For example, there are no healthy boundaries in co-dependent relationships. The boundaries of the individual are removed, so much so that one sacrifices one's identity to obtain the external love and affection one craves by satisfying the needs and expectations of another. When you sacrifice your identity to meet another's expectations, you lose your sense of self along with your self-esteem.
Borders are a form of respect for oneself and for the other. When we don't respect ours, we allow others to overrun them and invade us; if it is we who do not respect those of the other, we are the ones who invade.
When the boundaries are not clear, there is always confusion about what our identity is, what is ours and what belongs to the other? There is no longer a personal space that becomes a space for "everyone".
Being aware of this leads us to strengthen our perimeter, even to enlarge it even more with people we feel are manipulative and who tend to take up a lot of space.
What are Our Borders?
We can set limits with physical space, thoughts, relationships, content, emotions, time.
The physical boundary is our personal space, our body, privacy. We feel invaded when someone physically gets too close when they want to know things about us that concern our privacy and that we would like to keep to ourselves, or when they do not respect 'our' things, objects and spaces that we feel ours. It is also our comfort zone with respect to how close a person can be in a relationship.
The mental borders are our opinions, our thoughts, what we believe and what we are convinced. We feel invaded when someone doesn't respect our thinking. Setting boundaries around inappropriate conversation topics that we aren't willing to talk about can ensure that you don't get drawn into unwanted conversations. If we know these boundaries well, we do not allow ourselves to be influenced by the thinking of others.
Let's go back to the colleague's example and see how to define a healthy boundary: instead of saying something shyly, say politely and assertively "I'd be happy to hear/help you, but I'm focused on this task now, I'll come to you when I'm done". This type of communication respects your time management and work effectiveness and allows you to be fully present when you listen to that colleague. This is why it is important to learn how to set healthy boundaries.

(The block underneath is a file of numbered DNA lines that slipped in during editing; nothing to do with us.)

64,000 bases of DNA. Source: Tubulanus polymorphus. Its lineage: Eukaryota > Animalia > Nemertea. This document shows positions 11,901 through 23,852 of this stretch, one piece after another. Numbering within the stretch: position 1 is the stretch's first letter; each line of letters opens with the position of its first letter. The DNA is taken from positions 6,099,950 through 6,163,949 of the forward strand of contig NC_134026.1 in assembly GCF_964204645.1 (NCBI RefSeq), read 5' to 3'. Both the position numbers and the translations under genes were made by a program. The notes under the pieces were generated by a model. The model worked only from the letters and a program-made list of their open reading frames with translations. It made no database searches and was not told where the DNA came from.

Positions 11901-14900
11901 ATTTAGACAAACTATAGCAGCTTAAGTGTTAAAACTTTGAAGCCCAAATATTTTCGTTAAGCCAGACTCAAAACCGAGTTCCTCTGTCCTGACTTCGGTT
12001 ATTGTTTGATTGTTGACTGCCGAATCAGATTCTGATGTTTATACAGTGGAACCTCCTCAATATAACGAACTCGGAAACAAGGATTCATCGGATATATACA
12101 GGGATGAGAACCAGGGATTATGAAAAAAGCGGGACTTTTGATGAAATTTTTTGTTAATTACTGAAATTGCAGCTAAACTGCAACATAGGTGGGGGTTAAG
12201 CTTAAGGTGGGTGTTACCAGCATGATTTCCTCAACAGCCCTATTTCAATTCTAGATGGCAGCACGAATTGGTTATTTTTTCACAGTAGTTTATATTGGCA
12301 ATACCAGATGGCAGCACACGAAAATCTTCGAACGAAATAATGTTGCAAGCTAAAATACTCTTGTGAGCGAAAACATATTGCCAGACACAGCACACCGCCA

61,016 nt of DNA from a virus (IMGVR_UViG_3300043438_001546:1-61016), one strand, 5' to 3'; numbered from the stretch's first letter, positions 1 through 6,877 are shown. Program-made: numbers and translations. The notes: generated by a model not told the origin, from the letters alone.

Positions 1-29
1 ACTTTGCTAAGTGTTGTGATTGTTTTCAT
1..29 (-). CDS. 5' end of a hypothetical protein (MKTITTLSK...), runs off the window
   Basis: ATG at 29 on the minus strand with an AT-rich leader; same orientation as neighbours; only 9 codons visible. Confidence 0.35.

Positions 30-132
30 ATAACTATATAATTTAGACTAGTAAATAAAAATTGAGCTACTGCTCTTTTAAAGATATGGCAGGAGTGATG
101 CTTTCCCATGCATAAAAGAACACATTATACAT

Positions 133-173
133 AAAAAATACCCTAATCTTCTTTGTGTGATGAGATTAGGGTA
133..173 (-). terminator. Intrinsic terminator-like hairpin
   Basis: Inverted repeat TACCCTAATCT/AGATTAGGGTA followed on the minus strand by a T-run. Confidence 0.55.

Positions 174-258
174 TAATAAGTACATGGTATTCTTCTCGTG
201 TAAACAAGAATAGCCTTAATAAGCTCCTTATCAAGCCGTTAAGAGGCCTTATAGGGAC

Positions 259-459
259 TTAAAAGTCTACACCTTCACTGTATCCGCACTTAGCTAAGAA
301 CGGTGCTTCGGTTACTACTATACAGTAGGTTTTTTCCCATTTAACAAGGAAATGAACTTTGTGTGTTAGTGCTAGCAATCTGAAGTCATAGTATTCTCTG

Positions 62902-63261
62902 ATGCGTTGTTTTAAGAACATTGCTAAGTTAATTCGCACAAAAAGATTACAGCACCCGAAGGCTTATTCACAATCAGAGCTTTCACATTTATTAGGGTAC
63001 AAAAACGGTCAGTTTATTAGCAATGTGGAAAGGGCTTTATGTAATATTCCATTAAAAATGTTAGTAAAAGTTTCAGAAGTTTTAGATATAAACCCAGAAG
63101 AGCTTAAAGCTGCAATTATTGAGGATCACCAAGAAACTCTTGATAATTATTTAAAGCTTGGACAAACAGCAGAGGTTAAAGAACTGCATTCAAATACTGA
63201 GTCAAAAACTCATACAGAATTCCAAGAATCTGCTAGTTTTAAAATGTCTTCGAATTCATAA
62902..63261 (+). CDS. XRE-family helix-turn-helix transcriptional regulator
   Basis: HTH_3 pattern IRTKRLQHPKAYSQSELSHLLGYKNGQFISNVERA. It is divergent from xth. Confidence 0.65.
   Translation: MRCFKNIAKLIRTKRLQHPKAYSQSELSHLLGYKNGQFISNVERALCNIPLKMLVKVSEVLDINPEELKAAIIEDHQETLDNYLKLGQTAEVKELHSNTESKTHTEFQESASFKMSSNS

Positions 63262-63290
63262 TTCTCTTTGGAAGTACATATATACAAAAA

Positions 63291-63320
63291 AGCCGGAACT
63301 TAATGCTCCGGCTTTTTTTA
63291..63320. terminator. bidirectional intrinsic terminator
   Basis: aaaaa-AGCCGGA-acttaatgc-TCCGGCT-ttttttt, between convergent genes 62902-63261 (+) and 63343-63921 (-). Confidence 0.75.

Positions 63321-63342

How to Set Healthy Boundaries
# 1. Clearly Identify What Your Boundaries Are?
The first step is to identify what your boundaries are: how far can the other go? Where should it stop? What is the line beyond which it cannot go? What are the basic needs and personal values for which I am willing to negotiate to satisfy the requests of the other?
For example, how much time am I willing to give, or how much money? How available am I? How much am I willing to tolerate? What behaviors am I willing to accept?
Consider what you can tolerate and accept and what makes you uncomfortable or stressed.
There are boundaries that are negotiable and others that are not. It is necessary to be very clear who both are in order to decide what to accept in the relationship with the other, what to consider as intolerable and indicative of the need to reconsider the balance.
#2. Clearly Communicate What Your Boundaries Are?
It is not enough to create boundaries. The second step is to communicate what your boundaries are.
Once you have communicated to the other in a clear, direct and simple way what your expectations and boundaries are, you must however remain consistent: you cannot say one thing and immediately move the boundary afterwards, otherwise, you would no longer be credible!
# 3. Decide What to Do If the Borders Are Invaded?
The third step is to take action if the other crosses the boundaries you imposed. First of all, it is important to assertively communicate when the other has crossed a limit. Doing nothing is tantamount to invalidating the communication you made previously. You can't have control over whether others respect your boundaries (this is up to them), but you can have control over how you act with respect to an invasion of your boundaries.
# 4. Learn to Say "NO"
It is not easy to say "no ". With "no" you establish and enforce your boundaries.
If you say "no" you may feel guilty because you feel you are not a good daughter or a good father, while saying "yes" feels emptied and exploited because you give in to satisfy the needs and expectations of others when inside you. You feel like you want to say "no", and this can cause a lot of stress.
It is important to learn to say "no" when necessary and to move away from situations that are not healthy.
Boundaries as we have seen do not only concern relationships, for example, it may be necessary to set boundaries also in the workplace understood as time. If the workday is eight hours a day, but colleagues remain at least 10 or 11, there is an implied expectation to go further in the working hours. But this means that "work time" borders on "lifetime" understood as time dedicated to family, to one's passions, to other things that are part of one's life. Saying “no” to this trespass also means recovering well-being by doing things that relax us.
In conclusion, borders are a skill that we refine as we know ourselves, who we are, what our needs and our feelings are. So setting healthy boundaries and enforcing them is nothing more than honouring yourself, being authentic and bringing out your voice and individuality.